2004 was one of the most successful and history-making years for the company. It was the most successful year of the studio ever, with 3.41 billion in worldwide box office with $2.19 billion overseas receipts, which was the first tie the studio crossed $2 billion mark in international market. The reasons of such success were Harry Potter and the Prisoner of Azkaban, Ocean’s 12 and The Polar Express animated movie. In 2005, the studio kept leaderships with such films as Million Dollar Baby, Batman Begins, Charlie and the Chocolate Factory, Miss Congeniality 2, Dukes of Hazzard, Tim Burton’s Corpse Bride, Rumor Has It, and The Harry Potter and the Goblet of Fire (Time Warner Company Profile).

Another unit of AOL –Time Warner is New Line Cinema, by far one of the most successful independent film companies on the globe. Established 40 years ago, it aims at producing innovative, profitable and popular entertainment in creative environment. New Line Cinema is a pioneer in franchise filmmaking with Lord of the Rings Trilogy as the most successful franchise experience ever. Box Office receipts for All The lord of the Rings films totaled $2,9 billion. The final film of The Lord of the Rings, Return of the King, earned more then $1.1 billion at the worldwide box office since its release in 2003, and became the second highest grossing movie of all times.

In 2005, New Line achieved solid success with the summer box office earnings for Wedding Crashers and Monster-In –Law. These films have generated domestic box office receipts of $230 million. The company works on new movies to appear in the nearest future which include The New World, A History of Violence, and His Dark Materials. Among other recent hits on New Line are Elf and The Notebook.


Sony Pictures Entertainment has its roots in Columbia Pictures. The New Columbia was established in 1951 by brothers Harry and Jack Cohn who founded a subsidiary to Screen Gems to produce TV series and involved such producers as David Lean, Sam Spiegel, Otto Preminger, Fred Zinnemann, and Elia Kazan to create movie hits like From Here to Eternity (1953), The Caine Mutiny (1945), On the Waterfront (1955), and The bridge of the River Kwai (1957). In 1960s, prosperity of the company continued with such hits as Lawrence of Arabia 91962), A Man of All Seasons (1966), In Cold Blood (1967), Funny Girl (1968), and Oliver! (1968). The 1970s were not very successful, and in 1971 the studio lost $30 million. In 1980, Columbia, due to financial hardships, was sold to Coca-cola. Coke had unsuccessful experience in running the company, and subsequently resold it to Sony (Kindem, 2000).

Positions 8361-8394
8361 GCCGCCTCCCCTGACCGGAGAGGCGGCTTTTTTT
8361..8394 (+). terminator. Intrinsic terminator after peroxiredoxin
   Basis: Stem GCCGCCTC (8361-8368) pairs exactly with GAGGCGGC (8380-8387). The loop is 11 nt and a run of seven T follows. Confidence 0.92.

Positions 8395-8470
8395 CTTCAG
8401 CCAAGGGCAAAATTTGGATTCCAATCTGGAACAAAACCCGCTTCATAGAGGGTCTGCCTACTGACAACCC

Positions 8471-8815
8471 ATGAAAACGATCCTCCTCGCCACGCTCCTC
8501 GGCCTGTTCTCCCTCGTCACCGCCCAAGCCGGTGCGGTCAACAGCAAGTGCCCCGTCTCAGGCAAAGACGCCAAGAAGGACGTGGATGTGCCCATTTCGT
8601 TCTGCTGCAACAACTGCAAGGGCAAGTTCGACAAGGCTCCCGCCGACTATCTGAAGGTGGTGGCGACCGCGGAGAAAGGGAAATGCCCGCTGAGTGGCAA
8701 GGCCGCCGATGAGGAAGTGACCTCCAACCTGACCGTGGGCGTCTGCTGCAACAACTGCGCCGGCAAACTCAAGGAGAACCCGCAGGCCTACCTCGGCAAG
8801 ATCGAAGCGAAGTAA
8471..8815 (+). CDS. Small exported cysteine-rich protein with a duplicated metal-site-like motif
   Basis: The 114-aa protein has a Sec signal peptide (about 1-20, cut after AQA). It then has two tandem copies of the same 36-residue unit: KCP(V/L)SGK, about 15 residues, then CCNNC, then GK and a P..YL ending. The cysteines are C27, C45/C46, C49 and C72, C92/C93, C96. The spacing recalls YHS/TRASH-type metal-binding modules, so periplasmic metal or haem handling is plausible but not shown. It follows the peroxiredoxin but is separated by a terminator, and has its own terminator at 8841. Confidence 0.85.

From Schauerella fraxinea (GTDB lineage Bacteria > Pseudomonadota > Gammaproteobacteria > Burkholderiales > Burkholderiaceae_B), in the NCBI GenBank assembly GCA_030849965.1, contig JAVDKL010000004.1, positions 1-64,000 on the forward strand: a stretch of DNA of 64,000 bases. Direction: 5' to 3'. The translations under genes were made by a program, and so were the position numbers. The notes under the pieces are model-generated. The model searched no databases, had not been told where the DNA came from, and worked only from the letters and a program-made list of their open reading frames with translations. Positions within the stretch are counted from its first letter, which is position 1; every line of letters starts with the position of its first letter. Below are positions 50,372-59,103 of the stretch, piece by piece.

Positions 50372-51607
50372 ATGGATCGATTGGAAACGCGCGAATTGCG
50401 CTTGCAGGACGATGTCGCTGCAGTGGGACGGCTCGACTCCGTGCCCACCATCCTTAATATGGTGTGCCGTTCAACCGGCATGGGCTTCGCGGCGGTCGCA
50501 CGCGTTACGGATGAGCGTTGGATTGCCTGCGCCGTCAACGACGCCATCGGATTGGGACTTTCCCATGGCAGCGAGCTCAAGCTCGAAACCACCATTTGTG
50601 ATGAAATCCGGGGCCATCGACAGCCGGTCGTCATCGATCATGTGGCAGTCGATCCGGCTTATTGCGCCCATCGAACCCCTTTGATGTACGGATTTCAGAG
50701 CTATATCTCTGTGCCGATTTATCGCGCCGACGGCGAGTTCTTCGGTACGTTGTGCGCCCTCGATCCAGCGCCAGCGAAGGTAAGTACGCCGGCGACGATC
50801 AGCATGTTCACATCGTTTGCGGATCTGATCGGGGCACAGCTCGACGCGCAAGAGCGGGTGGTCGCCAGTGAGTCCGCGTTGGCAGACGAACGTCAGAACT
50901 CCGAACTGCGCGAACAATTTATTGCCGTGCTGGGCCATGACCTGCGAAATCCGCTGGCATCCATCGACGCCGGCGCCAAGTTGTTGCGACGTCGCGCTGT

Sony Pictures, a company of one of the largest global electronic manufacturers, merged with Columbia Pictures in 1989 in the framework of long-term experiment proving if it was possible to combine movie studio with a producer of mass entertainment. First, the results were poor, since Sony, just as Coca-Cola, did not have any comparative advantage in Holywood. Having bought Columbia, Sony acquired not only movie and TV studio, but huge library of about 3,000 movies and 23,000 television episodes. However, in early 1990s, Sony was not able to make the studio profitable. Moreover, Sony’s attempts to advertise Sony VCRs through films never worked, and in 1994 the company wrote off nearly $3 billion. Thus, Sony Pictures turned to merely operating the studio. In 1997, its invention showed results as it finished as one of the “top grossing Hollywood studios” (Kindem, 2000, 310). Hits of the company included Jerry Maguire, Men in Black, My Best Friend’s Wedding, and Air Force One. Though, heavily publicized Godzilla fail to return on investment as heavy TV advertising budget did not succeed in leading fans into theaters. In 1997, Sony reached box office revenue of $1 billion in North America in record time, which was the second best, after Walt Disney Company, result. Sony, in operating motions picture studio, established one trend in the industry: re-vertical integration with theatrical side. In September 1997, Sony Loews Theatre Exhibition Group theatres chain merged with Cineplex Odeon chained, establishing the second largest movie exhibition company in entire North America. This evidenced re-consolidation of movie exhibition side of cinema industry sector with a member of the Big Six. The chain promoted Sony products and demonstrate if the move might lead to greater sales.